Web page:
Imagine. That’s what Edward “Ed” Stanley Robbins III has done his whole life. It’s the reason that, at age 82, he holds more than 170 patents, many related to durable plastic products that people use daily.
For example, that plastic mat under your desk chair, Robbins probably designed it.
“My imagination is what started it, ” says Robbins, founder and still head of ES Robbins Corp., the Muscle Shoals company he founded in 1967.
Inspiration can strike at any time, Robbins says. More than a half century ago, he remembers reading about Phillips Petroleum’s new high-density polyethylene products. The company was looking for ideas, and he had one for them.
“I went down to the dairy and walked around to see what was going on, ” Robbins recalls. “At that time, they were using these heavy metal wire or oak wood baskets for
picking up and delivering milk.
“The wire baskets would rust and the oak ones were really heavy and came apart with age, so I called Phillips Petroleum.”
He says he met with their development team from Bartlesville, Oklahoma, and shared his idea.
“I now know that at that point I should’ve signed a non-disclosure agreement, and I should’ve filed for a patent, ” Robbins says.
Instead, he talked freely with the Phillips engineer before he went back to his lab in Oklahoma.
“In their lab, I dare say that the first milk case in the world was made out of plastic, ” Robbins says.
When the engineer returned to visit Robbins in the Shoals to deliver the finished product, Robbins was focused on how much it would cost to produce it, rather than protecting his invention.
“I told him I couldn’t afford to buy the machinery and mold. At the time it was a solid plastic box, but we discussed how a cutout grid would make it even lighter, ” Robbins remembers. “When he left, he left it on my table. Then a few years later somebody started making them, but if you think about how many of them have been made — probably billions of them by now — I bet I could’ve retired when I was 30.”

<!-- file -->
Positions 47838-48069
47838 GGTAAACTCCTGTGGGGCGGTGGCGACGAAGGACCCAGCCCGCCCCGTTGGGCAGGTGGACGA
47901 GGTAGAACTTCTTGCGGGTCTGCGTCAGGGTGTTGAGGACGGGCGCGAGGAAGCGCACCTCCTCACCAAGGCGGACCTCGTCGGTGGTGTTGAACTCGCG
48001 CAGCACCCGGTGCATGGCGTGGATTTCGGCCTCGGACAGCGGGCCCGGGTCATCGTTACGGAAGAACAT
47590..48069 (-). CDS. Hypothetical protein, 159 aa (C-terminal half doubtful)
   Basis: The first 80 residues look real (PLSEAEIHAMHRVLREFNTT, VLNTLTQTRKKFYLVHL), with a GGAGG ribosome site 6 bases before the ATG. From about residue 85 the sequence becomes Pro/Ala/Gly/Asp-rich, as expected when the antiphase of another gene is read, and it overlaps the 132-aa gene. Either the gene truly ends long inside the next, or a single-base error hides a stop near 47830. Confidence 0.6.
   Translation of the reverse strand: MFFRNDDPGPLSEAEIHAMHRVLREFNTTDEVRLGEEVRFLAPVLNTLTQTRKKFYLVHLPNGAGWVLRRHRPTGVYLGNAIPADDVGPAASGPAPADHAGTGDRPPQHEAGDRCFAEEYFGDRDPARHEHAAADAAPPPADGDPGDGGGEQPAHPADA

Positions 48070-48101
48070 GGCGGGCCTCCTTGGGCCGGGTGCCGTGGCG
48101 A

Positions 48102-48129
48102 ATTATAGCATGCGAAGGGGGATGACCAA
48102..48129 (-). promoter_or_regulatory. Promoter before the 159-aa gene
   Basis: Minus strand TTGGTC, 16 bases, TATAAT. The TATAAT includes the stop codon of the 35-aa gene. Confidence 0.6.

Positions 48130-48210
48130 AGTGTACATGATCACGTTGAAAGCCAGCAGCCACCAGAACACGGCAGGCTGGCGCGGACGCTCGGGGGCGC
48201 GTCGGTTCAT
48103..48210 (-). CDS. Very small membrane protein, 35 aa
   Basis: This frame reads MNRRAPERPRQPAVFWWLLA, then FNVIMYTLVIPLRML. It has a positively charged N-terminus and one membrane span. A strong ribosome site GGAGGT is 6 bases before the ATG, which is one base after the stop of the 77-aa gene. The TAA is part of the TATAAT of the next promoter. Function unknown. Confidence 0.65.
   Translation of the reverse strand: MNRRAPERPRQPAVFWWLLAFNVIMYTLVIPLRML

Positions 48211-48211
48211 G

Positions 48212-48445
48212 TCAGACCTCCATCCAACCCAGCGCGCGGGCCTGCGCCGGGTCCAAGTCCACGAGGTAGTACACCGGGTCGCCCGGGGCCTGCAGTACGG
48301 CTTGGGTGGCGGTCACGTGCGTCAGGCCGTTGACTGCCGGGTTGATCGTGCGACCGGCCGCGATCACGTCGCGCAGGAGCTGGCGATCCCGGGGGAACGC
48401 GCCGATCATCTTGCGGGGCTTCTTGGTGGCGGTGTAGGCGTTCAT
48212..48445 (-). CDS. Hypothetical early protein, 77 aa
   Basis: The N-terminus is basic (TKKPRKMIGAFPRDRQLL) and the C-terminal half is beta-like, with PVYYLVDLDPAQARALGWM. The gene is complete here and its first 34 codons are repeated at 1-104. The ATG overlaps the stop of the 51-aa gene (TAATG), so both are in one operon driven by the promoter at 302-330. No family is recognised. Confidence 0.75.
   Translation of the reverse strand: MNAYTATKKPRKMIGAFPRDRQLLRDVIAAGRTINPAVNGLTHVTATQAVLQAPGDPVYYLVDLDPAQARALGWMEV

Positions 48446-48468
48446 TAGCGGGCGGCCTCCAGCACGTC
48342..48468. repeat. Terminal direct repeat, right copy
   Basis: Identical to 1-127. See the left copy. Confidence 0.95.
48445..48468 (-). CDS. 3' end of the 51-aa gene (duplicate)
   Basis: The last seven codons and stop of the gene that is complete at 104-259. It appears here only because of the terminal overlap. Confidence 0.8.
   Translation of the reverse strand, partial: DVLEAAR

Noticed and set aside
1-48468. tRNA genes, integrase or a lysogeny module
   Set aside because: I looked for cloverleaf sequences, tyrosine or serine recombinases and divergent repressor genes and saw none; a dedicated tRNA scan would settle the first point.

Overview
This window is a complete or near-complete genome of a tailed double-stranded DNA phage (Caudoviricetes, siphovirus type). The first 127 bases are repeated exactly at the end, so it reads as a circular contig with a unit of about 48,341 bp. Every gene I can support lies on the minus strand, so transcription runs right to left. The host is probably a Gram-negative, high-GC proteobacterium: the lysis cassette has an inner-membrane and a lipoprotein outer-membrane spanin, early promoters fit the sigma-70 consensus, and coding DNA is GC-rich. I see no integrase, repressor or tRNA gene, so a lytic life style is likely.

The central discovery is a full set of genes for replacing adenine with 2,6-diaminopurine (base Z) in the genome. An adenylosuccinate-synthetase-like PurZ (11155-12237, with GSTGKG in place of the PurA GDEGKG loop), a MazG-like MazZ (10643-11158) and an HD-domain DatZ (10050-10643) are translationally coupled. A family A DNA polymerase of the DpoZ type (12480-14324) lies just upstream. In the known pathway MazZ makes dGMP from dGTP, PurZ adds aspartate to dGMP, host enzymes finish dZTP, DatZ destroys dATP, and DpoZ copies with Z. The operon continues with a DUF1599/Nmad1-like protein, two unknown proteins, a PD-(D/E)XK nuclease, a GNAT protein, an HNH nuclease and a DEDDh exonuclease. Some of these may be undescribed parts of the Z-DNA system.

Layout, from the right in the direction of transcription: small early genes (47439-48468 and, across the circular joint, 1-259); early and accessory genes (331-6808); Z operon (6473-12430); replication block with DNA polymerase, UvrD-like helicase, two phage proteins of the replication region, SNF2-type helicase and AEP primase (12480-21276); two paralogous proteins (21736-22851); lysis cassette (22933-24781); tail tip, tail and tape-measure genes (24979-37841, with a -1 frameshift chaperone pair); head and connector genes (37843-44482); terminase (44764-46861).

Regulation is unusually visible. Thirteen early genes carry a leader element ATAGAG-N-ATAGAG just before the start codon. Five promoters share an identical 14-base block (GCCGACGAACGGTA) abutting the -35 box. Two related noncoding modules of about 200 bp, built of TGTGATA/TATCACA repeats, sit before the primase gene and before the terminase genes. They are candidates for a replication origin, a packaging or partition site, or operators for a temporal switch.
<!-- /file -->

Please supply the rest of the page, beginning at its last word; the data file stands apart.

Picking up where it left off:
It was a hard lesson learned. But it didn’t stop Robbins from moving forward.
The invention that launched his company was a plastic water trough system for poultry farmers.
“I got a patent this time, ” he says. The original patent drawing dated March 9, 1967 is framed and hangs in his office to this day. “That’s what started the business.”
Then Robbins started producing vinyl carpet runner, which was a key product until imports began.
“There was so much competition from importers, so we went to chair mats, ” he says, as his cell phone rings with the sound of a horse racing bugle call.
Office products are a key for the company today. A conference room outside of Robbins’ office displays a wide array of floor and desk mats. The vinyl carpet runner is still there, along with various samples of the company’s horse fencing product, Centaur fencing.
The ringtone on Robbins’ cell phone is just one clue to his love of horses. Horse prints are showcased throughout the company’s headquarters. Centaur fencing came out of a desire to make the safest possible horse fence.
“Some of the most expensive horses in the world are contained behind our fencing, ” says John Tate, the company’s vice president. “Quite a few horse farms in Kentucky are using it, but the same thing goes for people who have two to five acres. It is a great product and a great benefit to the equestrian world, and it’s an area that’s growing for us every day.”
Robbins says the fencing has saved injury and fatalities for horses — and humans. Public safety officials have commented to the company that traffic accidents involving the plastic fencing have resulted in fewer injuries and fatalities.
Robbins also has a newspaper clipping of an 18-wheel truck stopped by the fencing after it left the roadway.
“It would probably work out as a good highway barrier. I knew it was strong, but even I was impressed when I saw that picture, ” he says.
Centaur fencing has been in production for 25 years and is sold worldwide.
“I started working on it in the 1980s, and I worked on it seven years before we got it to market, ” he says. “And we continually work to improve it today.”